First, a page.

Introduction to Directives
The directives consist of a collection of preferences, configurations, and behaviors that govern how the system operates. These directives have been specifically designed for competitive programming, facilitating the organization of competitions, training camps, and courses.
Currently, the directives are represented in the form of a directives file, a plain text file with a syntax resembling an INI config file, but adapted to suit our specific requirements.
Note: huronOS is currently in its alpha stage, which is why the directives is in text file form; this provides the most optimal way to distribute the rules across the systems, even though they may lack robust security layers. In future versions, we plan to implement an API with a manager dashboard to control these rules more effectively and less knowledge required by the contest managers.
Understanding the System Modes
One of the key features of huronOS is its modalities, enabling contest administrators to exert better control over huronOS usage during contests, training camps, warmups, and testing scenarios by providing distinct sets of directives and persistence depending on the current mode of operation. Therefore, the system can switch between modes based on time. We strongly recommend double-checking NTP protocol access in your network to ensure smooth mode transitions.
The system modes are deeply linked to huronOS' unique filesystem, providing separate persistence disks for event and default modes, as well as a contest mode (you can find more details in the internals' docs: execution modes, system layers, multi-layered persistence). Consequently, the directives file revolves around this flagship feature.
The system offers three modes:
This mode is always executed by default and does not consider the current time. It acts as the fallback mode if no other time-window mode with higher priority is set and the system's time is synchronized with NTP.
Contest mode must be scheduled using a time window specifying the start and end time of the contest. This ensures that each contest begins with a fresh persistent disk. Consequently, multiple contests can be arranged (e.g., setting a warmup before a contest), with each having a clean filesystem at the start. Thus, cleaning the system between contests becomes easier, removing the need to do it manually after each contest.
After a contest ends, all contest data is packed into a directory with the format
contest-YYYYMMDDTHH-MM-SS, reflecting the time of the contest's end. This directory is placed at the root of the filesystem, typically found at
Switching to default mode cleans the default persistence and leaves only the contest package in the home directory.
Switching to event mode preserves the event persistence and copies the contest packed directory to the home directory, allowing for accumulated contests data.
To learn more about setting times, refer to the events and contests directives doc.
Event mode is specifically designed for situations such as warmup contests or training camps, where the system will host multiple contests, and data between the contests and out-of-the-contests times should not be accessible to the users.
Consider this example of a typical timetable for a training camp:
|8am - 9am||Breakfast||Breakfast||Breakfast||Breakfast||Breakfast|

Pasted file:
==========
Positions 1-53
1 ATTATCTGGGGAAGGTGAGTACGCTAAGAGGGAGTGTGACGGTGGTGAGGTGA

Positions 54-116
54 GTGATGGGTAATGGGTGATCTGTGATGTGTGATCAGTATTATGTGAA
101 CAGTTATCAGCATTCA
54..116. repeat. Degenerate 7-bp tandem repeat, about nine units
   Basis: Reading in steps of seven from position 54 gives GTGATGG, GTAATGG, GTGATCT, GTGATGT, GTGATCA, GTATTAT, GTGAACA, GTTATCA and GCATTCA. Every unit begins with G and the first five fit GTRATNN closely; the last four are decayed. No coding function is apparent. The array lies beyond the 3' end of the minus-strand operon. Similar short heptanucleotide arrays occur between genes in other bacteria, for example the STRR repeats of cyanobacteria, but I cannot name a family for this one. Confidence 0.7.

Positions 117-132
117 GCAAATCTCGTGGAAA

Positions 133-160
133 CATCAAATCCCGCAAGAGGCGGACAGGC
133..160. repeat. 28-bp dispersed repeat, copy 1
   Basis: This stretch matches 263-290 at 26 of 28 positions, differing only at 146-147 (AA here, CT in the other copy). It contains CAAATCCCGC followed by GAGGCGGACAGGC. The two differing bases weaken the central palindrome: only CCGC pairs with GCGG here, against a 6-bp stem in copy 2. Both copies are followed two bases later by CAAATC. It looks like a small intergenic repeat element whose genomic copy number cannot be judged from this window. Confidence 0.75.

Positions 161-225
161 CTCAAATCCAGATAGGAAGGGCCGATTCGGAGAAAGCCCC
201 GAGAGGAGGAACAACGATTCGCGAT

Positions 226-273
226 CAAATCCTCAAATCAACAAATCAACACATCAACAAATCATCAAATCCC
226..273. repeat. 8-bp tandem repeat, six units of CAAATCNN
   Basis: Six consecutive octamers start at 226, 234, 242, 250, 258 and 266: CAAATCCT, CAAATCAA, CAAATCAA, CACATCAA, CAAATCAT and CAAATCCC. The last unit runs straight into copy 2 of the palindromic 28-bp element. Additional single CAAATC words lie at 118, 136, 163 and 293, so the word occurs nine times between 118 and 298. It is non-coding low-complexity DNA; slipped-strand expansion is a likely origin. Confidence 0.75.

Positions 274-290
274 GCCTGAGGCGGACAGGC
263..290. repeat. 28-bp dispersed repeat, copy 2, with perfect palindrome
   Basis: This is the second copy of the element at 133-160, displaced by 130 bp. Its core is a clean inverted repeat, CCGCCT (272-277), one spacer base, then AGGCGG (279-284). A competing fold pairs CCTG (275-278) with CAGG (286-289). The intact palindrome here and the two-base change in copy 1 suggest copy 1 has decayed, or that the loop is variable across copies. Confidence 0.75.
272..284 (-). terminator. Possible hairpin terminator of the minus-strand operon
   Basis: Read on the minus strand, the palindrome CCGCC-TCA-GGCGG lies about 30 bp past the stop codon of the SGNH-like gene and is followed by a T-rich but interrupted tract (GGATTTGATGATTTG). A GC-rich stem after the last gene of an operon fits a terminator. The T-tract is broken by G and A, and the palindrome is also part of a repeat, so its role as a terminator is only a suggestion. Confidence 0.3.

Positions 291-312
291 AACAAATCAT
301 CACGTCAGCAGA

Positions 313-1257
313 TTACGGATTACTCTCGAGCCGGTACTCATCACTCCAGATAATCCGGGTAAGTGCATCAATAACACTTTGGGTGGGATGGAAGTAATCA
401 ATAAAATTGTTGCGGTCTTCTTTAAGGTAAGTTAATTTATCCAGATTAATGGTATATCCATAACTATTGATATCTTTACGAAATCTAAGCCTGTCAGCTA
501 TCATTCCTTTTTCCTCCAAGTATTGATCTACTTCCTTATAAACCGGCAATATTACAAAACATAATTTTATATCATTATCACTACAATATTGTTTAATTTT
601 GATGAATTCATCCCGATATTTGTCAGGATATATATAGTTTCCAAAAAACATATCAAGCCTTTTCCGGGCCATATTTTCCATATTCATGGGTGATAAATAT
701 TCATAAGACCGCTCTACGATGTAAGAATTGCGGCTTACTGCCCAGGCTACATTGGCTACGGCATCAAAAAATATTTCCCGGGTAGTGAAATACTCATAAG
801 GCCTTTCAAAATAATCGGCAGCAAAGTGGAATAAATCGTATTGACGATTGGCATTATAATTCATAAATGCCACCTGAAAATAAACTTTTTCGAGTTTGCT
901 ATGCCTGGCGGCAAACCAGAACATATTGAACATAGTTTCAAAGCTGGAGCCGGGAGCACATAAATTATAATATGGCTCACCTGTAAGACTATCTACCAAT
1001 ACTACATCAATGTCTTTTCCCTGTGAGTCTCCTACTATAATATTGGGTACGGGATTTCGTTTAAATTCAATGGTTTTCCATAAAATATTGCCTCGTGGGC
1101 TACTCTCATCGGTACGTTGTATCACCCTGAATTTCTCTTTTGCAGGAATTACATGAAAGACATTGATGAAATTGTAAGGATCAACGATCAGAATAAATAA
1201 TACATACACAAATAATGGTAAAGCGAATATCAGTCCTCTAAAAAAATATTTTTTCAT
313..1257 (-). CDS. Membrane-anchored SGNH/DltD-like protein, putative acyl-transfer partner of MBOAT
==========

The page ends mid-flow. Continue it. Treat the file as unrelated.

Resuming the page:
|9am - 12pm||Class: |
|1pm - 6pm||Contest: |
|7pm - 9pm||Machine Time |
|Machine Time |
|Machine Time |
|Machine Time |
|Machine Time |
In event mode, the system has a separate partition disk (persistent) that stores all user data in parallel with the contest partition disk that holds the contest data. When switching to and from contest mode, the event data remains untouched, ensuring that data remains inaccessible to users during contests. This enables a dynamic similar to this:
|9am - 12pm||Event||Users can use the computer to program during the class, implement learned algorithms, and apply them. Everyone has the same tooling and rules, allowing the teacher to request the use of specific tooling or contestants to try different editors or IDEs to better suit their needs outside contest times.|
|1pm - 6pm||Contest||huronOS enters contest mode: all event mode software is closed, the screen goes black, and the event filesystem is disconnected. A clean filesystem is connected to the system, and the GUI is restarted. All configurations are set to default state, and internet access is restricted to the Online Judge. Contestants are in equal conditions and can access the contest judge through their browser bookmark.|
|7pm - 9pm||Event||After the contest finishes, the system closes all contest software and packages all the files in a directory. The event data is restored, and the contest data is already in the home directory, making all previous contests available. Users can solve unsolved problems during machine time and submit solutions. They can also connect a USB drive to copy their code to their own machine.|
To better understand modes and mode transitions, we use the following diagram to illustrate how mode priorities (Contest > Event > Default) are utilized to set up contests and events:
In this example, you can see that the default mode is replaced with an event. This means that all data on the default persistence will be cleaned upon changing to the event mode, ensuring the event starts with a clean filesystem. Throughout the event, all data remains persistent between contests. The two contests are held within the contest time, and all contest data is copied to the event partition once the contest concludes. After the event, the filesystem is cleaned, and the default mode becomes active. Creating another event simply involves setting a new time window.